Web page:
Lynx Real Time Systems is another contender in the embedded Linux arena. LWN talked for a little while with Chairman Inder Singh and President/CEO William Hogan about Lynx's plans for embedded Linux. They think they have the experience and the organization to be highly successful in this market.
Lynx has been in the embedded systems business for ten years. For most of that time, Lynx's product line has been centered around the "LynxOS" kernel - posix-compatible, deterministic, hard real-time system. Surrounding the kernel has been the usual array of GNU tools and such. LynxOS has been a successful product for them, but Lynx has also not been unaware of the rise of Linux, and Linux's potential in embedded systems.
So Lynx is introducing "Blue Cat Linux" this week at LinuxWorld. Blue Cat is yet another distribution, oriented toward embedded tasks. It's fully GPL, and thus can be used royalty-free in embedded applications. LynxOS remains as a separate product, proprietary, which is aimed at the harder real time tasks.
Along with Blue Cat, Lynx is rolling out its Linux support operation. Lynx has been in the support business for most of its history, and has a global, 24x7 operation in place for a long time. This is the key piece that Lynx sees as assuring its success - a large-scale support and sales operation that is already in place.
Lynx claims to understand the sort of support that customers of embedded systems need. Each release, for example, will be supported, guaranteed, for at least fifteen years. Embedded systems remain in use for long times, and vendors should feel better knowing that the support will not be going away anytime soon.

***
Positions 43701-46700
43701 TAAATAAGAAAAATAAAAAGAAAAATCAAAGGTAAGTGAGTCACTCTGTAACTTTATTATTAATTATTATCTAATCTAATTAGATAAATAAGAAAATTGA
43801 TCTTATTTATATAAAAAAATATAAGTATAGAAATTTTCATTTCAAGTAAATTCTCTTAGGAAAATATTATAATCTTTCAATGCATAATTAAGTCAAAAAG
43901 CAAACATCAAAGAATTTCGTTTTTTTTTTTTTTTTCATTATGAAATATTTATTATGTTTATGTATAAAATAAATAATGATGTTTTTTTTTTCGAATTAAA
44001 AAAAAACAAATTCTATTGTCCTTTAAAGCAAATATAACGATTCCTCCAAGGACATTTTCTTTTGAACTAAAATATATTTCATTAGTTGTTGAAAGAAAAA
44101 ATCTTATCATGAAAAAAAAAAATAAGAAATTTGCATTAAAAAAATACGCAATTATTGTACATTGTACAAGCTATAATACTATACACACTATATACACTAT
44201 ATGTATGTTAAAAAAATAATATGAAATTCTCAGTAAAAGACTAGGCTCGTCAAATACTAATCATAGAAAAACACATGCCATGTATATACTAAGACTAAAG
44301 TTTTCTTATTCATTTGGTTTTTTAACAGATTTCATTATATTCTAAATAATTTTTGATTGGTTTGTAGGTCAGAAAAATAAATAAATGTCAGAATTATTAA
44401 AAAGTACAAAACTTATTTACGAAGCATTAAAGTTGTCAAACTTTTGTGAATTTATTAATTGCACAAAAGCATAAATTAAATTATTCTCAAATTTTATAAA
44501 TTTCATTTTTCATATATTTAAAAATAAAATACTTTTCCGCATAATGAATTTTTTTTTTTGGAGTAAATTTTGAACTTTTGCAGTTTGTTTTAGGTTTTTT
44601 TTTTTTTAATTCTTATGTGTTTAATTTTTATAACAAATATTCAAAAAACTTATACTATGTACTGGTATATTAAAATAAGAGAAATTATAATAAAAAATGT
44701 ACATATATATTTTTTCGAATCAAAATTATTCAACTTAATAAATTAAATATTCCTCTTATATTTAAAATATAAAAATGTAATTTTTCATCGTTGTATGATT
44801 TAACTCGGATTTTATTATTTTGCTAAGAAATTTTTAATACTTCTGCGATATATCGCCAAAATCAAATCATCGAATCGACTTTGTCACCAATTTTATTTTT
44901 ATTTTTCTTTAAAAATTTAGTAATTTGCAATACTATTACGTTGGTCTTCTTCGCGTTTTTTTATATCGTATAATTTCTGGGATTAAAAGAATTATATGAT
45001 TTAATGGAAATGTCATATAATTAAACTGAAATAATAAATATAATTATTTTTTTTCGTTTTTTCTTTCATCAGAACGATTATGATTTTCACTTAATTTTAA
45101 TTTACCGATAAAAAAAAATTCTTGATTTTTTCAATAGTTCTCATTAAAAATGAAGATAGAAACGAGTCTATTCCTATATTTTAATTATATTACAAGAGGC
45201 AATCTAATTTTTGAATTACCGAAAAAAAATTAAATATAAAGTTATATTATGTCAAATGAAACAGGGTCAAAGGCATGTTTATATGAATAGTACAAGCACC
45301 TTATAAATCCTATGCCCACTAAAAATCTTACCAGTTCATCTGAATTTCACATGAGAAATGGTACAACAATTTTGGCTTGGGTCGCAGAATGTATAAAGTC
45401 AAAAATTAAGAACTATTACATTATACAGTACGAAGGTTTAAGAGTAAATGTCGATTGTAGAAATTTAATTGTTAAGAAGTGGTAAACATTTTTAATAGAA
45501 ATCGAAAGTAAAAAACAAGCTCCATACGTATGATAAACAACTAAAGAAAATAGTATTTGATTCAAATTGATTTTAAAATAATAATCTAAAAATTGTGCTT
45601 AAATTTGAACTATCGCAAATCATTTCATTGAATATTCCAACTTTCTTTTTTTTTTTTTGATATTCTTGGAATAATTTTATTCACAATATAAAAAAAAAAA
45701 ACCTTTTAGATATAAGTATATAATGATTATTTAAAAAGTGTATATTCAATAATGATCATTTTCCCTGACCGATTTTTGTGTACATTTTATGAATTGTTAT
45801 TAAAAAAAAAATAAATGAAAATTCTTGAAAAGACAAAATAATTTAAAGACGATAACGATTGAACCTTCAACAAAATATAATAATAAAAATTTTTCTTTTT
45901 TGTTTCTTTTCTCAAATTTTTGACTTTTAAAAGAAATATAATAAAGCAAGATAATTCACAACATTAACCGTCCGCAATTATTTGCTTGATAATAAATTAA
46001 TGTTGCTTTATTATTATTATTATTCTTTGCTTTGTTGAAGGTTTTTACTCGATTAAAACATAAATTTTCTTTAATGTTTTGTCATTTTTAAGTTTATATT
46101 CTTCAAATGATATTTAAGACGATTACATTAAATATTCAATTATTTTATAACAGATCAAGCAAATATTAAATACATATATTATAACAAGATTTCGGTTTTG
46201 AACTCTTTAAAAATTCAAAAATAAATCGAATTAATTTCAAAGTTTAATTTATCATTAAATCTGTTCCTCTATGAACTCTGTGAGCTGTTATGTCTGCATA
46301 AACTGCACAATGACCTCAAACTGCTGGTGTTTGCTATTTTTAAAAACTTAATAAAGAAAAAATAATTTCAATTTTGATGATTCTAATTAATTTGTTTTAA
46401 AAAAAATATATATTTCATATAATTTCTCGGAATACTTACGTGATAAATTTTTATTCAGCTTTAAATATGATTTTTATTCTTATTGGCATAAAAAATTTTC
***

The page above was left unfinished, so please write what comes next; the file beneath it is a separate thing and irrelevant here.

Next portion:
Future plans include the implementation of full Linux applications binary support for LynxOS.
Lynx also plans to announce its first big code release soon, in the form of a real-time backplane messaging system. It's a low-level messaging system which provides a whole set of features around process naming, dynamic failover, heartbeat monitoring, and so on. The actually announcement should come on the week of February 7, with code sometime shortly thereafter.
When asked if Lynx was a public company, they would answer only "not yet."
Quite a few companies seek to make their fortunes in embedded Linux. But the embedded world is different from the markets Linux has operated in until now. It may well turn out that knowledge of this market is more important than many years in the Linux world. If so, companies like Lynx should do well.
The photo above shows William Hogan, President and CEO, on the left and Inder Singh, chairman, on the right.